NAD manufactured some really good sounding amplifiers. Until the 80's when they stopped making the 3020. While later NAD amps were encumbered with marketing devices such as their "Power Envelope" circuit, the 3020 was afflicted only by a somewhat fragile output stage (despite the fact that low impedance drive capability was claimed; I bet they held their breaths during the demo) and its "Soft Clipping" circuit, activated by a switch on the rear. Other than Soft Clipping, the 3020's limitations should be viewed in context of its low cost and as such are totally forgivable. Almost 40 years on it is still not only a good sounding amp, but an iconic design that NAD never equaled, let alone superseded. While Soft Clipping, in theory, may be useful, (then again Communism works, in theory) the Power Envelope circuit is a rabid basket of amplifier destroying bad ideas. I'm not going to let the PE debacle deflect me too far from the target of this polemic (Soft Clipping), because unlike Soft Clipping, one can't just turn it off (although it's probably already done so itself in a yet undetected Seppuku) so let's just despatch PE quickly and move on. The idea behind PE is that it allows the amplifier to output relatively high power for a short time, reducing to lower continuous power, hopefully before the output transistors are destroyed. The circuit is implemented in a technically cumbersome fashion via a second power supply, another set of power transistors (which got bigger over time as the failures racked up), and some less expensive components. It exists, not so much to provide high peak power and low continuous power, but as a marketing implement. If those extra components, cost and PCB space were allocated to a bigger power supply and a better output stage, the amp could have higher continuous power all the time, with a simpler, more reliable, better sounding circuit to boot. I'm glad we got that out of the way.
Soft Clipping, on the other hand, sounds rational. I'll try to keep this technically simple, so apologies in advance to any Comrades expecting an in depth treatise, which would bore most folks.
An amplifier can only swing an output signal from its positive power supply rail, through zero to its negative rail and back again, as the signal demands. As the voltage rises and falls, your speaker moves in and out like so:
The chuffing sound you can hear is an air leak, which is why air leaks are bad. Bass ports can make chuffing noises too, which is why passive radiators are good. The speaker is being moved within the limits of the amplifier's supply rails. The + rail pushes it out, via the NPN output transistors, the - rail sucks it back in, via the PNP output transistors. But the output voltage can't rise any higher, or fall any lower, than the limit set by the amplifier's power supply rail voltages, and if we try to force it to, it is stopped in its tracks, unable to rise or fall, a flat line; this is called clipping, and this is what it sounds like:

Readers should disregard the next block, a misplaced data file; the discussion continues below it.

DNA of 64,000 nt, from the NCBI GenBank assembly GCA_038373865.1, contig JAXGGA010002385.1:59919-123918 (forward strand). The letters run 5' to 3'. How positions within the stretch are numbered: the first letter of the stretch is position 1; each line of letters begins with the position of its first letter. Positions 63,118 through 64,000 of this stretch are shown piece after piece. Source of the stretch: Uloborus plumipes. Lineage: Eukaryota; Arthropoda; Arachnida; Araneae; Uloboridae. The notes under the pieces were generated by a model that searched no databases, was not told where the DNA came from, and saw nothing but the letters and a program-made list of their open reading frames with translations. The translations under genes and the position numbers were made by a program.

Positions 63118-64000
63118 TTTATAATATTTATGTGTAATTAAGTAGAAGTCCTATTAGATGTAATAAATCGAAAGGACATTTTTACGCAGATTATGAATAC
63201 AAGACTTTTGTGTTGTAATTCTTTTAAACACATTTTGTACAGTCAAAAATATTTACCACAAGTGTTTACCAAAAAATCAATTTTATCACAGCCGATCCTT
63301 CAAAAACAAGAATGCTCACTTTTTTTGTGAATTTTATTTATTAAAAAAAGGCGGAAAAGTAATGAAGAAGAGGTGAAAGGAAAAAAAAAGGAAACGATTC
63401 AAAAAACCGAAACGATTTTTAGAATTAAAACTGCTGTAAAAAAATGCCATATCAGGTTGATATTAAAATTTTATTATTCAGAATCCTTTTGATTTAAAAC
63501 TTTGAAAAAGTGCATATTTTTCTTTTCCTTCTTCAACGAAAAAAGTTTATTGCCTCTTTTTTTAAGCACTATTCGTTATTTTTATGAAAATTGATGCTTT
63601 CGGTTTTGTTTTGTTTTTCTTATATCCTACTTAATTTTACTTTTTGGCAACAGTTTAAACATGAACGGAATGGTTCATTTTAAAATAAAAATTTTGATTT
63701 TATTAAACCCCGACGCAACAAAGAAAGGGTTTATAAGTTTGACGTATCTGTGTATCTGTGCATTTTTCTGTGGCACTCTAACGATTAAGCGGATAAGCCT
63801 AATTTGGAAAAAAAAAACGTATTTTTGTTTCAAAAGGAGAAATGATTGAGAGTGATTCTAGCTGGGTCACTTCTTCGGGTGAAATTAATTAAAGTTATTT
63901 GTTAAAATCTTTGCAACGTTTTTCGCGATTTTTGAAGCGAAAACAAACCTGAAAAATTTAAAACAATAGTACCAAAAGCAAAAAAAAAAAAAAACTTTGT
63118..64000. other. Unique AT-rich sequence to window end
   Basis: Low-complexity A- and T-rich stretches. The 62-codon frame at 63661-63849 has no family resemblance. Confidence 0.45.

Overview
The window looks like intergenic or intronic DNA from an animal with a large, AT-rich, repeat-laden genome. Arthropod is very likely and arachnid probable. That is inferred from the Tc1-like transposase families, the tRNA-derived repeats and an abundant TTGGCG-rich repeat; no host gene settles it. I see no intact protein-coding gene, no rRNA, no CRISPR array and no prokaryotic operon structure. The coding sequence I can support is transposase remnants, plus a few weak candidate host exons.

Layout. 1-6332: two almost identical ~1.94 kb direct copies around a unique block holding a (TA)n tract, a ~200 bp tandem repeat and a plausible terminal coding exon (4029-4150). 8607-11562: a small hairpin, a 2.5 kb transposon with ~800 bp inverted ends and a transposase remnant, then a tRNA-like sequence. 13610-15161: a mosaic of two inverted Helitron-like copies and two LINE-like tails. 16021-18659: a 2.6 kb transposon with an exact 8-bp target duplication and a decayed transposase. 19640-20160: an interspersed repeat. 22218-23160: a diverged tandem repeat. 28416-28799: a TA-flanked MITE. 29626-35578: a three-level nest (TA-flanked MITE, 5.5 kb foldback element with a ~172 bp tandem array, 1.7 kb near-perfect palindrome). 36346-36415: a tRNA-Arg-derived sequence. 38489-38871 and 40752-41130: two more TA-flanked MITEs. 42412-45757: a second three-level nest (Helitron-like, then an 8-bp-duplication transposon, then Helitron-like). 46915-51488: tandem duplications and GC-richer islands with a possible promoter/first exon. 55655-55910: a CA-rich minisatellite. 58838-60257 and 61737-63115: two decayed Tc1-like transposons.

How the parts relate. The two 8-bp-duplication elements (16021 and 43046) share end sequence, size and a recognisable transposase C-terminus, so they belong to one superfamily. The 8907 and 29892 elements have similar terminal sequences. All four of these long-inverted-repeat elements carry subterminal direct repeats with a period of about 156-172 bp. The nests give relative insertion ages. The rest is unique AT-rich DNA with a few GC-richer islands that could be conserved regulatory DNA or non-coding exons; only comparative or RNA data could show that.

Ive used this unrealistically low frequency so you can actually see the cone movements, and also so I wasn't deafened; the speaker in the clipping video is dissipating over 120 watts. Its voice coil was starting to smoke after only ten seconds of clipped, square-like waves. It could easily handle much more unclipped power. Why this is so will soon become apparent. The oscilloscope screenshot below shows an amplifier approaching clipping, but still relatively undistorted. The horizontal scale is time, the vertical, amplitude. That yellow line at the top is the scope's second channel displaying the amplifier's + power rail; the signal can't swing higher than that. Note that the rail is a flat line; that's because its DC. The AC signal will be swinging the speaker back and forth, as in the first video.
This is relatively clean power, although the amp is approaching its limits. In practice, the signal can't swing all the way to the positive and negative rails, due to losses and inefficiencies in the circuit. Unless excessive (which they sometimes are), these losses are not an issue. Lets turn up the volume: